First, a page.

"There's no way to reach a user through our app. Your phone number is not displayed anywhere and there are no social handles like you see on Snapchat or Instagram," Bier told Lead Stories. "Generally for an app to have a human trafficking risk you would want to show a user's location and you would want to be able to contact them, neither of which is available on our app."
The safety and privacy of youth users was a guiding principle of the app's design, said Bier, who also founded a similar positive feedback app TBH (To Be Honest) in 2017 before selling it to Facebook, which later shut it down.
According to Bier, Gas also has internal checks and balances aimed at security, including a reporting system that allows users to point out accounts from possible imposters or individuals who don't go to their school. The app also blocks anyone under the age of 13 from signing up for the service.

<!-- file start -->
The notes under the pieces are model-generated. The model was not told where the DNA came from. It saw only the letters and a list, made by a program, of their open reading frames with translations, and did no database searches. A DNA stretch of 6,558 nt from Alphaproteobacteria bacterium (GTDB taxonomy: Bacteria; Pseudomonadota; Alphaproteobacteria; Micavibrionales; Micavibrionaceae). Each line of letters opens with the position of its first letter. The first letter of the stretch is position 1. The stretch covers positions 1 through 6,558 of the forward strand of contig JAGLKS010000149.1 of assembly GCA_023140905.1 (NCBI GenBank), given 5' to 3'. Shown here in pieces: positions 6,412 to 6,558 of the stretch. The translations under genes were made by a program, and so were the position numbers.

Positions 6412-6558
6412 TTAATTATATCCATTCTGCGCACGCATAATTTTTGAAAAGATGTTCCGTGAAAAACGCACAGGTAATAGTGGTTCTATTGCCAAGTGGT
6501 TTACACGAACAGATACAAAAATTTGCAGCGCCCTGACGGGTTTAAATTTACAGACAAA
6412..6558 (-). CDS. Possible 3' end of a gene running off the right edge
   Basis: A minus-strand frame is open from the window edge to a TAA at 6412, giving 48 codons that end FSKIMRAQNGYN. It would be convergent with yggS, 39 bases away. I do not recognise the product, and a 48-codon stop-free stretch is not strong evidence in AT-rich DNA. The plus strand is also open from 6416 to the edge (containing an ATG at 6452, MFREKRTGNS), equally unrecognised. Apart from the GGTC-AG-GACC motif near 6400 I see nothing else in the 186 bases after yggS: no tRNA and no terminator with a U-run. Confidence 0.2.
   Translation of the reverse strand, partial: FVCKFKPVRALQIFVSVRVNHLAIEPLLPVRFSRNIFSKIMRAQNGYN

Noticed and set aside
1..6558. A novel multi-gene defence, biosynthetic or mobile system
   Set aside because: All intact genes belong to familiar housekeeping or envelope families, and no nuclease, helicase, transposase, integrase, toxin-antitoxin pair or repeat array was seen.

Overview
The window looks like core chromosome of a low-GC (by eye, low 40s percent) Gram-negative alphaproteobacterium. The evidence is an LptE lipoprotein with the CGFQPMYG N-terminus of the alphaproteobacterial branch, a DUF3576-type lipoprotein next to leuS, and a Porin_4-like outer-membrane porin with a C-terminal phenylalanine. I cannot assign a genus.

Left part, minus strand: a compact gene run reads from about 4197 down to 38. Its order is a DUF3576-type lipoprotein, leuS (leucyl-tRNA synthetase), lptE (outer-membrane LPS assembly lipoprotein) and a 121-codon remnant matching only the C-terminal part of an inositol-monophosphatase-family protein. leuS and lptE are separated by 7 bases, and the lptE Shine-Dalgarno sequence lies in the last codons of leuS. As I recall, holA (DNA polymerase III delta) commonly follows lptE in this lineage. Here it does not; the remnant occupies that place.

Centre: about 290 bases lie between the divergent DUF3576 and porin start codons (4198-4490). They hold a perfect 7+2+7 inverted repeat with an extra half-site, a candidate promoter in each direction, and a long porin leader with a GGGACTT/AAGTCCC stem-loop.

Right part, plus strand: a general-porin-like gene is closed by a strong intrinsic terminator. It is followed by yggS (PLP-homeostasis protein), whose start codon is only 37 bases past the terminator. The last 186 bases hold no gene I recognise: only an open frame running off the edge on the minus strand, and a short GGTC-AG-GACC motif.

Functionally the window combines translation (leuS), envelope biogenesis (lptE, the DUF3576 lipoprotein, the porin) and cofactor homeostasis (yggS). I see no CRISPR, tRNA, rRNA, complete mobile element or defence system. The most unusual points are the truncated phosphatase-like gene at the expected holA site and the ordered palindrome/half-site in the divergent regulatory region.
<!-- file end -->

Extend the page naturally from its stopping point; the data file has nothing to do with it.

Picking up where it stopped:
Bier said he was inspired to design the Gas app because with TBH, the positive impact on teen users was visible.
"We do get a message on a daily basis about a kid who's reconsidered self-harm and suicide because of the message they've received on the app," he said. "So that is why we built it. If one kid reconsiders harming themselves because they see their friends like them and love them, then that's a victory for us."
Human trafficking is a serious worldwide problem that the U.S. State Department estimates affects some 24.9 million men, women and children worldwide at any given time.